There has been a lot of talk lately about a number of sock puppets that have been infiltrating Amazon and other book sites near you. To those who haven’t heard, the situation is basically as such: a number of authors including R.J. Ellory, Sam Millar, John Locke and Stephen Leather have been creating fake accounts (a.k.a. sock puppets) to give themselves glowing 5-star reviews, while also bashing some other authors along the way, or else offering payment in exchange for positive reviews.
There has also been talk of a reviewer by the name of Todd Rutherford, who raked in money by selling marketing reviews to those who would buy them at a high price, and this basically launched a discussion regarding what’s ethical and what’s not. Can one still request reviews? When is the line crossed?
In promoting my book, Puppet Parade, I sought out many book reviewer blogs offering them a free digital copy of my book in exchange for an honest review. No monetary transactions were conducted. Is that unethical? Nope. The key things you have to pay attention to here is that the reviewer did not ask for payment – which applies to most honest reviewers – and I did not ask for any sugar-coated reviews. Another thing to note is that it’s never okay to post reviews or give ratings to your own book, because you’re too close to your work to ever be in a position to judge… not to mention how much you would be discredited if someone caught you out.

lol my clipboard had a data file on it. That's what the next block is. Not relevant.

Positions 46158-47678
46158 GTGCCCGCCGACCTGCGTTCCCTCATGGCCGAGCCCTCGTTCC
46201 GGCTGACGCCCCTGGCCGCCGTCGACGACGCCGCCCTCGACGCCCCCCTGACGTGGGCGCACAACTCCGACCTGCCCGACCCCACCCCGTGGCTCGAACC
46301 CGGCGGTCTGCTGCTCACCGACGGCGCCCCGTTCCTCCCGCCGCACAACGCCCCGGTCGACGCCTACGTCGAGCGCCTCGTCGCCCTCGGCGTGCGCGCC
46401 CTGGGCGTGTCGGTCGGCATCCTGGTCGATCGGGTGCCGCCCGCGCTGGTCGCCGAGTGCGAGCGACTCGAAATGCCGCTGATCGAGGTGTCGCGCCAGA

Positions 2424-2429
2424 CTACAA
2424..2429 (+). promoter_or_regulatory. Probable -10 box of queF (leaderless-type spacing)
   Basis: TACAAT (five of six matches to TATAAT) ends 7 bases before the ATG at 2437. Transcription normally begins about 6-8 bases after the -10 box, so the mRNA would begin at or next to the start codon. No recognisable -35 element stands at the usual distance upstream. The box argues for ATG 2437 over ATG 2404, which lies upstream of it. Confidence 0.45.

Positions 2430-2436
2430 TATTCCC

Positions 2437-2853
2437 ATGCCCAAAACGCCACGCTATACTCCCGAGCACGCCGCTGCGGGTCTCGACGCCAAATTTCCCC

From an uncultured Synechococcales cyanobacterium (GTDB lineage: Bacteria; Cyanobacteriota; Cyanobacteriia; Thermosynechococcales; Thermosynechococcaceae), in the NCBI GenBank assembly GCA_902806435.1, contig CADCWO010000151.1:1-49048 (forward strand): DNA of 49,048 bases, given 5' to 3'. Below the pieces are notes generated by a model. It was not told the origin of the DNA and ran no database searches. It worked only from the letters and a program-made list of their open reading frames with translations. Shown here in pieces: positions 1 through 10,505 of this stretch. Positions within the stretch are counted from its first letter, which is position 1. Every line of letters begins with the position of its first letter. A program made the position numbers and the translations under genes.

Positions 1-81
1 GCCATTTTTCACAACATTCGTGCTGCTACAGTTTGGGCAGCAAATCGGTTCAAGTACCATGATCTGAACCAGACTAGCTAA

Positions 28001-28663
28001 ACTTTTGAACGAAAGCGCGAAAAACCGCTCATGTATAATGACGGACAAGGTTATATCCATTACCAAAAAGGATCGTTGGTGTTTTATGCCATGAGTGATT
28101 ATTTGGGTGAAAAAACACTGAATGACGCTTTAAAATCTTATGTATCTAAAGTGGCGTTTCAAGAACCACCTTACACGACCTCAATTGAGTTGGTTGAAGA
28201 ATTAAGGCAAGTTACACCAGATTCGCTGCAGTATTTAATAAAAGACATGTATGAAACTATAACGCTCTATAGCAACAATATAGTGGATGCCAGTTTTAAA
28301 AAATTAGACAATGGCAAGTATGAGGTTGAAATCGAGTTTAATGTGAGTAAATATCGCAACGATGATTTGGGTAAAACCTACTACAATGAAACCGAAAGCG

Before you contact a reviewer about your book, make sure that they do NOT accept payment for the reviews they post. I cannot stress that enough. An author-reviewer relationship that involves money does not seem completely honest, because the reviewer might feel compelled to say nice things about the book if only to placate the author and prevent them from suing them or something like that. But then what does the reviewer get out of this? A free book, of course! It could be in digital form or paperback form, but the fact still remains that the reviewer would be getting a free book that they might’ve had to pay for otherwise.
Submitting your book for an honest review is kinda like putting your neck out there; someone might try to chop it off. As an author, I know that nothing would make me happier than receiving flattering reviews all the time, but then I’d only be deluding myself. Even the most popular books have their share of negative reviews and people who dislike them, so why should my book be exempt? As much as it may pain me to acknowledge this, there are probably many people out there who will dislike my book. I just need to accept the bad reviews with a grain of salt and try to learn something from them.
What do you think of this whole sock puppet business? Have you ever paid for a review? Would you sign your name here?